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Is Familial DNA Testing TMI?

(OP: JUNE 25, 2018)

The Golden State Killer Sparking Conversation  

The arrest of the so-called Golden State Killer, responsible for a dozen murders and 50 rapes from the 1970's and 1980's is raising questions regarding privacy rules and regulations. Joseph DeAngelo, a former cop, was arrested  after determining one of his relatives' genetic information was a close correlation to a swob of DNA found at one of the many crime scenes committed by the Golden State Killer. Investigators found correlation within a genealogy database that was a similar match to the DNA at the crime scene. This lead to investigators to recover Joseph’s DNA through looking at his trash outside his home. There they found a direct match from the DNA from the trash to the DNA found at several crime scenes. The DNA testing that was used in this case was known as “familial DNA testing”. Familial DNA testing is a growing system that has raised ethical concerns in the forensics community. While genealogy sites claim that all information is private, there is a twist when it comes to law enforcement. Many genealogy sites explain that if their company is shown a court ordered warrant for a  specific user, the website is required to be reliant and hand over the information. After the Golden State Killer shed some light on the hazy privacy regulations many customers became skeptical to continuing using such services. According to genealogy websites and databases, all information is safe and stored, but once your results are processed, the user is prompted to either download their file or file it away in the database itself. When users download their file to their computers, it is not the databases’ responsibility to keep track of who can see their genetic makeup and correlation between people.

Has geneology tests information ever convicted someone of a crime?

Many years ago the supposed Idaho Murderer was convicted through DNA provided from his father in a genealogical database, but he was later  cleared as the DNA was not an exact match. Although that investigation was a dead end, California, the first state in the country to authorize familial DNA testing, successfully arrested the “Grim Sleeper” from 1985- 2007 on the information they collected from genealogy databases.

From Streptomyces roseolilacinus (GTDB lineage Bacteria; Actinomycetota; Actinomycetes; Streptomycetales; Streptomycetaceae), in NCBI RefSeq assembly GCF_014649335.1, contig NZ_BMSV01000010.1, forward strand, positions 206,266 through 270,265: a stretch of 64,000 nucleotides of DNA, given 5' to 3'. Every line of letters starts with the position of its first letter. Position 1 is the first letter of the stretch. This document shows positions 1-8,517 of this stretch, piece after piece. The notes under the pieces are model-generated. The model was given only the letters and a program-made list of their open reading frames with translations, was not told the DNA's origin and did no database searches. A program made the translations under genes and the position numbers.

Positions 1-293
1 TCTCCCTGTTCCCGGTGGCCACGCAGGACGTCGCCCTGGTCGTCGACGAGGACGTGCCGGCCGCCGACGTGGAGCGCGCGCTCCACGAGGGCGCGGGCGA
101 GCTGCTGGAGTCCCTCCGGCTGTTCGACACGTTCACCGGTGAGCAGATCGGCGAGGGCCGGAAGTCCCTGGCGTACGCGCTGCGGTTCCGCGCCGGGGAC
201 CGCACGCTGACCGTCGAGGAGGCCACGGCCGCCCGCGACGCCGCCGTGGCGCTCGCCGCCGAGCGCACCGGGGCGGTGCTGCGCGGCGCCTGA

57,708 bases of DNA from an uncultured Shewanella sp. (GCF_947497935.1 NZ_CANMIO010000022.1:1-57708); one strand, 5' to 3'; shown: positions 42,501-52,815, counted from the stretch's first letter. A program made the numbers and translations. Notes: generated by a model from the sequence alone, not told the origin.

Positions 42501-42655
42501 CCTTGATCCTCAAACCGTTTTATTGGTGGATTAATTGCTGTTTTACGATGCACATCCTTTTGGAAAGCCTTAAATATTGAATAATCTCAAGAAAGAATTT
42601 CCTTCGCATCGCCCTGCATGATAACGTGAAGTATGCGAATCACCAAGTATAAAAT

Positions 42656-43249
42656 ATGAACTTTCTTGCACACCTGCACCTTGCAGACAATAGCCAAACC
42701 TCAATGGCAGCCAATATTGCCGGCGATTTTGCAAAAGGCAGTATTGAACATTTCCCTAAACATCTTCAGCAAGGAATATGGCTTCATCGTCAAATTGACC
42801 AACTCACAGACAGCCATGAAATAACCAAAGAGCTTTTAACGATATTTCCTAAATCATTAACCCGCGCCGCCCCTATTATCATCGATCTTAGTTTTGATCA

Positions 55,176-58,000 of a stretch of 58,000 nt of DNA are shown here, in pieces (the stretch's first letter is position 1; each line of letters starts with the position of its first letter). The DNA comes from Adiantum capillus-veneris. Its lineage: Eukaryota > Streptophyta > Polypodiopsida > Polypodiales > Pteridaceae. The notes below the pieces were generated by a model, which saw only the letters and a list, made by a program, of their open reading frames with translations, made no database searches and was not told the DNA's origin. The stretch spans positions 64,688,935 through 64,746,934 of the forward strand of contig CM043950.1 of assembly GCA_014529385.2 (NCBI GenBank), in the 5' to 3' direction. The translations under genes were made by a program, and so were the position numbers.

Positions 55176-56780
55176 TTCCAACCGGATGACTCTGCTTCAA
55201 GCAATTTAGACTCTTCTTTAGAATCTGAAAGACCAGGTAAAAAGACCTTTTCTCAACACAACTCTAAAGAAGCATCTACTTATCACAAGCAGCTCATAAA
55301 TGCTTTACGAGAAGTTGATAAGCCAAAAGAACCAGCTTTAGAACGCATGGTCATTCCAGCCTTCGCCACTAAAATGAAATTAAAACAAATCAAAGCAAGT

Many people believe solving a cold case is an impactful way to give back to society, while others are scared for the safety of their loved ones. Some critics claim that familial DNA testing puts innocent people behind bars. Others claim it puts shame to innocent people that are related to the suspect as they claimed: “DNA testing has drawn criticism from some attorney and civil liberties who say that it unfairly involved law-abiding people in cases because of their family members” (Jay Stanley ABC news). If customers did not know their information was being used, how were they able to consent to it? After hearing the news about the Golden State Killer, many customers feel their information is not secure anymore and their rights are being violated. Several years ago when these databases were becoming popular, The Federal Trade Commission warned customers of the implications of privacy.  Some citizens are concerned this is just the start of police abusing genetics within investigations for small, less serious crimes.

Different Lenses

With any new technology, some people will not agree, while others are willing to accept the new technology as it is providing good services for the rest of the population. While many people look down upon these databases now, many citizens are becoming connected and starting new journeys with their new families. I personally know a man who was reconnected with his biological father and his biological three brothers and has started a journey of getting to know one another. He stated this decision was the best idea he has ever had as he discovered a whole new family to add to his family tree. Law enforcement officials have argued that DNA comparing can provide investigates with valuable leads in cases and help bring some justice to this world. Do you think genealogy websites should have the ability to use personal data in criminal cases?